What’s Next for CFOs? Automation

by FEI Daily Staff

Deloitte’s latest report, CFO Signals What North America’s top finance executives are thinking – and doing, shows that many CFOs are now focused on increasing revenue and investing for the future rather than just cost reduction. In fact, about 63% of CFOs say they are biased toward revenue growth, while only 20% claim a focus on direct cost reduction.

For the first time since the recession, many corporate executives are very optimistic about the U.S. economy. According to the 2015 CFO Outlook from Bank of America Merrill Lynch, 96% of CFOs expect to pursue one or more growth strategies, while nearly half plan to reinvest in their businesses through capital expenditures.

The time is right for CFOs to use improving revenue streams together with strategic insight to transcend the status quo. But how, exactly, should finance leaders proceed?

A Balancing Act  

As the sheer volume of data and information expands exponentially, there is no room for inefficiency, inaccuracy or compromise. Somehow, the office of the CFO must produce more useful and reliable analysis from more raw data in less time and with less manual work. Every core finance and accounting activity has to operate as effortlessly as possible. But that's not all.

Complex finance and accounting processes, currently thought of as reliable, accurate and auditable, often turn out otherwise. According to a recent report from The Economist Intelligence Unit, commissioned by Qlik, 52% of CFOs see data accuracy as the biggest obstacle to doing their job.

Leaders from the office of the CFO have discovered the right technology is the best way to balance the need for high efficiency and unquestionable quality. They're applying it to areas of finance and accounting that they may have overlooked before. Most notably, operational leaders now use process automation to complete steps in the local or "entity close," which often include many repeatable tasks.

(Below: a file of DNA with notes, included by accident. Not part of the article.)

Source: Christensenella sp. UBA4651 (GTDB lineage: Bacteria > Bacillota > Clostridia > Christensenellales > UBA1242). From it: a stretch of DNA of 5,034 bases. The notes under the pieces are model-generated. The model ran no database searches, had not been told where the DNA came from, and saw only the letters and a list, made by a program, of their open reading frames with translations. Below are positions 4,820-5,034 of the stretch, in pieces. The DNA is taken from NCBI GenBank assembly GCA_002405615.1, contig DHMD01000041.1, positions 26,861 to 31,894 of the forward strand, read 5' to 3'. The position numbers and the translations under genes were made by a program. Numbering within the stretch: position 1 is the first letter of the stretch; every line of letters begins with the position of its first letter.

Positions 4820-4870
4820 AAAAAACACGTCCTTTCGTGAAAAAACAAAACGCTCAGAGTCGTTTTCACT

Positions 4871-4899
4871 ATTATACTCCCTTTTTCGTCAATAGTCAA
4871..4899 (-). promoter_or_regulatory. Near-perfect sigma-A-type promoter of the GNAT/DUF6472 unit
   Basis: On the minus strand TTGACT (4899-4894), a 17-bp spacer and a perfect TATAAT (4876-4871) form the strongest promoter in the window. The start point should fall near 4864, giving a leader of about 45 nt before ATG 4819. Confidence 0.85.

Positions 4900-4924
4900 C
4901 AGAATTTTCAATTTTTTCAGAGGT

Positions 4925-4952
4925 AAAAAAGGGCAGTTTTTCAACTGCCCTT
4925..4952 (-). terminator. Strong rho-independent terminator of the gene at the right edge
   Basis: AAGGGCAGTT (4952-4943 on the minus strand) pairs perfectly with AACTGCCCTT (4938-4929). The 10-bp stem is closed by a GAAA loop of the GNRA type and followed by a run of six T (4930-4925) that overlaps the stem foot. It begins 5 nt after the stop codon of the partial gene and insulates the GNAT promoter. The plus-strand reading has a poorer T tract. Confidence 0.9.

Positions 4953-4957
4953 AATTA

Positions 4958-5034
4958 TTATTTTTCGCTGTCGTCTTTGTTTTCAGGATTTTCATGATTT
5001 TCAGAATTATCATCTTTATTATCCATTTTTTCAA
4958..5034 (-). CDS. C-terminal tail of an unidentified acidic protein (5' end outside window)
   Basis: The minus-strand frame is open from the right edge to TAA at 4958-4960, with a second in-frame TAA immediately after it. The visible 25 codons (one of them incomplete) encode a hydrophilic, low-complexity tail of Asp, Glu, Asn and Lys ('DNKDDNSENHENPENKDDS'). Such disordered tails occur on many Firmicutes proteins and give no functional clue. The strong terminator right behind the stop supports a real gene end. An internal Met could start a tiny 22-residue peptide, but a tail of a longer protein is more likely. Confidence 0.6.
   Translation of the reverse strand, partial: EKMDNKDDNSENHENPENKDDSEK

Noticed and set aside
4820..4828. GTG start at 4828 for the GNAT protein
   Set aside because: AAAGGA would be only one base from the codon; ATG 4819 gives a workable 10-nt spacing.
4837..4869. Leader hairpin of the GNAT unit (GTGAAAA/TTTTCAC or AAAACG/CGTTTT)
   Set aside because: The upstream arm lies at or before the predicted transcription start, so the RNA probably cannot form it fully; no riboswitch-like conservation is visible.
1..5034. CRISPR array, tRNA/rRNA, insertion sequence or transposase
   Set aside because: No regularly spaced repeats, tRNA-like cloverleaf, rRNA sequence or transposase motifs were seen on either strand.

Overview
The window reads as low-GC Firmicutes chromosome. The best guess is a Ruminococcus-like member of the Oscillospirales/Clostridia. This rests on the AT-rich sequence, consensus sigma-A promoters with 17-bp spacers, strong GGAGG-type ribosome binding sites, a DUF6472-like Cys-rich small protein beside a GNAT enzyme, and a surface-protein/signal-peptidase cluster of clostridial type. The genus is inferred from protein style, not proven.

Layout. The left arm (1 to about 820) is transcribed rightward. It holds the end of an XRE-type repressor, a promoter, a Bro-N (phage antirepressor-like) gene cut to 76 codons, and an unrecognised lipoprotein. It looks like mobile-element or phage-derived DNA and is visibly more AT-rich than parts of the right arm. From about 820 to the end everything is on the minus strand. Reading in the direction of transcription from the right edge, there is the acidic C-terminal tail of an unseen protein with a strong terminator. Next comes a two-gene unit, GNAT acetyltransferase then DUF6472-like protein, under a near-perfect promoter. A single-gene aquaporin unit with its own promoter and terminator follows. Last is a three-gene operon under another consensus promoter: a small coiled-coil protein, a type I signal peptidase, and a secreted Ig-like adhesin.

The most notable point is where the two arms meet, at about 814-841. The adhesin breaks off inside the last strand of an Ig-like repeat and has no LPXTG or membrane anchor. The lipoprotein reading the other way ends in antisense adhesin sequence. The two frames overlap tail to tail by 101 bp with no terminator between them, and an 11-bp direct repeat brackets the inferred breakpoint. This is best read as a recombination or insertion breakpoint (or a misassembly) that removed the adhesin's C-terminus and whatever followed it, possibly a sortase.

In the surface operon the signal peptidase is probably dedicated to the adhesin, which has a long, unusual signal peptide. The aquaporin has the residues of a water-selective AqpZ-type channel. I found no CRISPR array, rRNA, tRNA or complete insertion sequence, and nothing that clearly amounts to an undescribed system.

Before process automation, these steps typically took as much as two-thirds of the time and effort of the entire financial close and cause the majority of inconsistencies. This part of the financial close has been called “the undiscovered mile" and it's a driving force for transformational change in many businesses.

Work Smart

With financial close automation targeted specifically at the undiscovered mile, the office of the CFO can re-allocate valuable resources from spending time on repetitive tasks to developing better analysis for innovation and competitive advantage.

Users of financial close automation usually achieve at least a 40% reduction in the operational cost of the close and a 45% improvement in the time to close, while increasing process consistency, quality and compliance. With automation, CFOs can dedicate much more quality time to plans for strategic revenue growth and be confident in the accuracy, compliance and auditability of everything they do. It's the one way to truly accomplish more for less while maintaining quality and control at every step.

Dennis Walsh is President of Redwood Software Americas and Asia-Pacific.